서울운전연수 Getting behind the wheel of a car is a big responsibility. Studies show that teen drivers have the highest crash rate, so they need extra training.
Computer based training is the most popular format for general driver training. It is easy to assign and provides a record of completion.
Many regulations require that employers provide training to address recognized hazards in their workplace. Your drivers need this training as well.
Defensive driving is all about anticipating dangerous situations, even in the best driving conditions. Many defensive driver courses teach students that good drivers know to expect the worst and take action to prevent accidents.
For example, good defensive drivers recognize that the largest blind areas of fleet vehicles hide other cars, so before changing lanes they look over their shoulders. They also check the rearview mirrors frequently and thoroughly scan intersecting streets before driving through them. These simple steps can prevent the “that car came out of nowhere” type of accident that often happens when people are not paying attention to their surroundings.
Authorized defensive driving instructors are a dedicated group of people who are committed to saving lives by teaching others how to drive safely. These people perform a very important service for the National Safety Council and their efforts are greatly appreciated.
Many of the dangers on the road are psychological rather than physical, and defensive driving courses often focus on how drivers can overcome negative psychological factors that cause them to be less safe on the road. Some examples of this include anger management, stress reduction, and overcoming the tendency to fall into the “autopilot mode” when driving. Many defensive driving classes also teach the importance of using safety equipment, such as seat belts, which can dramatically reduce the risk of injury and death in a crash.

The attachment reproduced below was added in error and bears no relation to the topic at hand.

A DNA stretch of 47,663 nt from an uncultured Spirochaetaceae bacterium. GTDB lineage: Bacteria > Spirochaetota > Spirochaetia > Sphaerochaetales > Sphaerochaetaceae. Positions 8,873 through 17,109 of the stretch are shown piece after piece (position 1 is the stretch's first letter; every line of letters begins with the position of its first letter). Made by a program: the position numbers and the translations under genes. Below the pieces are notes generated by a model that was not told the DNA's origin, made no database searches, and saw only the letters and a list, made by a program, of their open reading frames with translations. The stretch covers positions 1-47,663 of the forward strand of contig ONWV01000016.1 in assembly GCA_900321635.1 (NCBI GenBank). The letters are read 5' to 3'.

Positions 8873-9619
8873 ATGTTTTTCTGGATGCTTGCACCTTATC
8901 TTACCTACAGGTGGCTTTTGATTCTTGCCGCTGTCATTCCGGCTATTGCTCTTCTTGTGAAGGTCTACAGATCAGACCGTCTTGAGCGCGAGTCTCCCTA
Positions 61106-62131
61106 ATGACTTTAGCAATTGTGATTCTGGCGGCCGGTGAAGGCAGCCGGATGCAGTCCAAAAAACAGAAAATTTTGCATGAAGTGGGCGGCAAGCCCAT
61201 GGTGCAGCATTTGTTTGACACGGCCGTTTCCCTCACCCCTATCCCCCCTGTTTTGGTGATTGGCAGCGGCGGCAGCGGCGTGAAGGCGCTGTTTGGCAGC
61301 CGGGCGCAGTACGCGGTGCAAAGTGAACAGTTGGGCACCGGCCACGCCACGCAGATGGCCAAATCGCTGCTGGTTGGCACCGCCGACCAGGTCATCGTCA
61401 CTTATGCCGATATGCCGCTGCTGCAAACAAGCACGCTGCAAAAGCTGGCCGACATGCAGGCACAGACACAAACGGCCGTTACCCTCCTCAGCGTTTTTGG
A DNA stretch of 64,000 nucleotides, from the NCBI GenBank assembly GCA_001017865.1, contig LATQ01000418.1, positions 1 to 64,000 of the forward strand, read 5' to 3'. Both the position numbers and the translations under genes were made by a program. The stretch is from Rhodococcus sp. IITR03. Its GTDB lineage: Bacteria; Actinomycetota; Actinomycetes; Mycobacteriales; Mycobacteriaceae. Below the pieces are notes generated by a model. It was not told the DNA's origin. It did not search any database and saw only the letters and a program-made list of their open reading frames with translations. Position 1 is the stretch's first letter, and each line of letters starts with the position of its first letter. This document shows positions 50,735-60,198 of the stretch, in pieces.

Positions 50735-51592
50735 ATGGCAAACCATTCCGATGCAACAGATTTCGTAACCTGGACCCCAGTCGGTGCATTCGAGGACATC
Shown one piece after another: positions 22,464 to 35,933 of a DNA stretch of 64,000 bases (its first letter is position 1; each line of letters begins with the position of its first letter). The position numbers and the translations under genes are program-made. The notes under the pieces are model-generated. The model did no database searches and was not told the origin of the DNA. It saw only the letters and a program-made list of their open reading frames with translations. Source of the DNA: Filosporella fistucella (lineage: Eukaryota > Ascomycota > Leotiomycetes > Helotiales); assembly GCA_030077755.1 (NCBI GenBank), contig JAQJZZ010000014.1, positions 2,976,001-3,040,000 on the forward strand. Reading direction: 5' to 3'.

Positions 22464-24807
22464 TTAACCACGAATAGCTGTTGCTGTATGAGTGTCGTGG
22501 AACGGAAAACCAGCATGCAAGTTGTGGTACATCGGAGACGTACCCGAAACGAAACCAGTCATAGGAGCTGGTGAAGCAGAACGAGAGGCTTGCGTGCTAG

Road safety is the set of practices and processes that aim to maximize safe behavior by road users – pedestrians, cyclists, motor vehicle occupants, passengers on on-road public transport, like buses and trams. These include the design and operation of roads, traffic signals, signs and other road fixtures, as well as the use of personal protective equipment like helmets, seat belts or reflective clothing for all road users.
Roadways originally carried all types of traffic indiscriminately – beasts of burden as well as humans, but as society developed, rules and behaviors evolved to prioritize certain types of traffic over others. For example, important people traversing crowded streets in ancient Rome deployed minions to clear the way for their litters and carts (and chariots) so they would not trample ordinary citizens.
Modern roads are designed with safety barriers to absorb impact energy, reducing or eliminating the chance of fatalities or serious injury. For example, guard rails are now anchored to the roadway, so they cannot skewer a car that crashes into them, while many light poles are now designed to collapse rather than violently halt a car on impact.